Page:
Pentesting

Remote stealth pass brute force

Outer Perimeter: Remote stealth pass brute force

The versions 11.1.0.6, 11.1.0.7, 11.2.0.1, 11.2.0.2, and 11.2.0.3 are vulnerable to this technique. In order to understand the idea behind this vulnerability, you need to consider how the authentication protocol works with the database. I will show it for version 11. The interaction with the server proceeds as follows:

  1. The client connects to the server and sends the user name.

  2. The server generates a session identifier (‘AUTH_SESSKEY’) and encrypts it by using AES-192. As its key, the system uses SHA-1 hash generated from user password and salt (‘AUTH_VFR_DATA’).

  3. The server sends an encrypted session ID and salt to the client.

  4. The client generates the key by hashing its password and received salt. The client uses this key to decrypt the session data received from the server.

  5. Based on decrypted server session ID, the client generates a new public key for future use.

Now, here’s the most interesting part: The session ID ‘AUTH_SESSKEY’ sent by the server to the client has a length of 48 bytes. Of these, 40 bytes are random, and the last 8 are the duplicates of ‘0x08’. The initialization vector is 0x00 (Null). Knowing that the last 8 bytes of the public identifier always consist of ‘0x08’, we can bruteforce this password and, moreover, do it in offline mode, which means a tremendous speed, especially if you use GPU. To mount an attack, you need to know SID, valid login (for example, ‘SYS’ account is very interesting) and, of course, have the ability to connect to the database. In this case, there will be no records, such as ‘Invalid Login Attempt’, created in the Oracle audit logs!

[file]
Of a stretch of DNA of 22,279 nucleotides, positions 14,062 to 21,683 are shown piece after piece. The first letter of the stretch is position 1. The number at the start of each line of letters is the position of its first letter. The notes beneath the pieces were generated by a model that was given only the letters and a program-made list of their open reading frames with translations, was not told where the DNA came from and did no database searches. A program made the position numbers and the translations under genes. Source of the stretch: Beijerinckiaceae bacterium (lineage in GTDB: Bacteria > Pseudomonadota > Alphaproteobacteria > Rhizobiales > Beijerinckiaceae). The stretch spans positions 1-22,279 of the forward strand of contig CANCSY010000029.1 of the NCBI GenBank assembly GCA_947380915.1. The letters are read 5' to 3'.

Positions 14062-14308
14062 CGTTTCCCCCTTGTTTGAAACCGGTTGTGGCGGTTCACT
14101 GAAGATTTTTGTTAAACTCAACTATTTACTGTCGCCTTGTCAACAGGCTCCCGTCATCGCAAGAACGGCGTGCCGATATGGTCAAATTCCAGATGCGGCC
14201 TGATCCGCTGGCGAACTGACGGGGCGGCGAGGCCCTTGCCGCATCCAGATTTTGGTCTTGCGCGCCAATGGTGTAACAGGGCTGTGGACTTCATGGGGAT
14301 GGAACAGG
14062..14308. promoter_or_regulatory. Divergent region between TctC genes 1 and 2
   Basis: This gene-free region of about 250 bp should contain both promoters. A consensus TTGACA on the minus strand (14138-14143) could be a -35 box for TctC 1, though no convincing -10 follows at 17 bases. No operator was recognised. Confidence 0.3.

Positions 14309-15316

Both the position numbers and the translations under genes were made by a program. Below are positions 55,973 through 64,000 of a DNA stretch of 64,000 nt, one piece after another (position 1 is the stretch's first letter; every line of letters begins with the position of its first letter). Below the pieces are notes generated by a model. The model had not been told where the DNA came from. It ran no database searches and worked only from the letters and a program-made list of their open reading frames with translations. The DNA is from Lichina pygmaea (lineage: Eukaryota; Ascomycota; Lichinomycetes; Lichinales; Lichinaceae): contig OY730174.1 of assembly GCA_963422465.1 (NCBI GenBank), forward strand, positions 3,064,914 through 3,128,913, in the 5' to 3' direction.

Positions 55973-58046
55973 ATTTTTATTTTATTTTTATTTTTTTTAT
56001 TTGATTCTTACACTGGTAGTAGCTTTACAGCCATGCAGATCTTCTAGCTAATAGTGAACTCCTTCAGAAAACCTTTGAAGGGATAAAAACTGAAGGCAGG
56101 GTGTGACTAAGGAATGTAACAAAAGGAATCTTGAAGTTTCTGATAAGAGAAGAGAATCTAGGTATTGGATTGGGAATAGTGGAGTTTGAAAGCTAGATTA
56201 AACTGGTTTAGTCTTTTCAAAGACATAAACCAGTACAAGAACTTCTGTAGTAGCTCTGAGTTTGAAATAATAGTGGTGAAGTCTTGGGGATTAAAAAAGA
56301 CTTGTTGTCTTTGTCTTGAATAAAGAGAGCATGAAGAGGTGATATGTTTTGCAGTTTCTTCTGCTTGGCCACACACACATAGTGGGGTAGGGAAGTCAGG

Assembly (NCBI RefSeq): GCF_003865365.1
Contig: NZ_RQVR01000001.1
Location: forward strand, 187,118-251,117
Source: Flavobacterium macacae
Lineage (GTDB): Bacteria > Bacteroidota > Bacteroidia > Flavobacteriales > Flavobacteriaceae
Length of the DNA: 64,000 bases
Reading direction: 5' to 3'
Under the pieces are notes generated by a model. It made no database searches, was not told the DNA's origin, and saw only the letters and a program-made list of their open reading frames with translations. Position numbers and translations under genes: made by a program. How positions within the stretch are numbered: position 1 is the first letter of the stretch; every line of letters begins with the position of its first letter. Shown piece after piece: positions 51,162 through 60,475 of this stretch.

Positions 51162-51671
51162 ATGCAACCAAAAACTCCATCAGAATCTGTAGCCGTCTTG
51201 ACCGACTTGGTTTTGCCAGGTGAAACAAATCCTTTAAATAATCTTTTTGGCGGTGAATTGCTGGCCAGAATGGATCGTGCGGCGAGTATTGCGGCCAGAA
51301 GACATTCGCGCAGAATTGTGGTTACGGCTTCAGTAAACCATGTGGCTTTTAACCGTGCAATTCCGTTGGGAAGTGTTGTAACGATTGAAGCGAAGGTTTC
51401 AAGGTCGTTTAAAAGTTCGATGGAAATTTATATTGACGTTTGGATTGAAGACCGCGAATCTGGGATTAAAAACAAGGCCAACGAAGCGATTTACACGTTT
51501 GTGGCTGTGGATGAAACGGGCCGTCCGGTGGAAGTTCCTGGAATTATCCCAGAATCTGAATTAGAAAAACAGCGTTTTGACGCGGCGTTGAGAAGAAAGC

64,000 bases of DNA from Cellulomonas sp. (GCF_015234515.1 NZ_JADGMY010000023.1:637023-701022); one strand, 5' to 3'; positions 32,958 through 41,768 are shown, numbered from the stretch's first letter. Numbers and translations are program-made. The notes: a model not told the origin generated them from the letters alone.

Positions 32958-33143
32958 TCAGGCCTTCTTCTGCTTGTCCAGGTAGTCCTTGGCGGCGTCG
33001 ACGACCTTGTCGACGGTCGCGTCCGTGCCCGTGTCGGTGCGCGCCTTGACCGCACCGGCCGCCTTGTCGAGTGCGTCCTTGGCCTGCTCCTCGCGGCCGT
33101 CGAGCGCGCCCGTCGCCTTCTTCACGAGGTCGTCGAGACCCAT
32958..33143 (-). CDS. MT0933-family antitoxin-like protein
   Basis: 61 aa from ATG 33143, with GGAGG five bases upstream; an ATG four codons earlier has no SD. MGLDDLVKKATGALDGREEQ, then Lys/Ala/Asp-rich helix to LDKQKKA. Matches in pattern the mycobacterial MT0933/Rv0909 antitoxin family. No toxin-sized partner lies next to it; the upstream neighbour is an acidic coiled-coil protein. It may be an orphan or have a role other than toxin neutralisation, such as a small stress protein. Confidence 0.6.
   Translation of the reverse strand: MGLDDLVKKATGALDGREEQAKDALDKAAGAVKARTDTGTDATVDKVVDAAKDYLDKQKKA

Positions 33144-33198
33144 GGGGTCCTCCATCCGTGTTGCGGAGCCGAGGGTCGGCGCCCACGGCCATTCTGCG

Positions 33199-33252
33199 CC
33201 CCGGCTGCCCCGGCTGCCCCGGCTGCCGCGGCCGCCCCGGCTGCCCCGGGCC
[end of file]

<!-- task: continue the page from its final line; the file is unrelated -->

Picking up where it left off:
Summing it all up:

  1. Use Wireshark to intercept the initial traffic during authorization. This will be helped by ‘tns’ filter.

  2. Extract HEX values for AUTH_SESSKEY, AUTH_VFR_DATA.

  3. Insert them into PoC script, which will perform a dictionary (brute force) attack.

Using nmap and john

[email protected]:~# nmap -p1521 --script oracle-brute-stealth --script-args oracle-brute-stealth.sid=DB11g -n 10.11.21.30
Starting Nmap 6.49BETA4 (https://nmap.org) at 2016-03-02 14:58 EST
Nmap scan report for 10.11.21.30
PORT STATE SERVICE
1521/tcp open oracle
| oracle-brute-stealth:
| Accounts
| SYS:$o5logon$1245C95384E15E7F0C893FCD1893D8E19078170867E892CE86DF90880E09FAD3B4832CBCFDAC1
| A821D2EA8E3D2209DB6*4202433F49DE9AE72AE2 -
| Hashed valid or invalid credentials
| Statistics
|_ Performed 241 guesses in 12 seconds, average tps: 20
john hashes.txt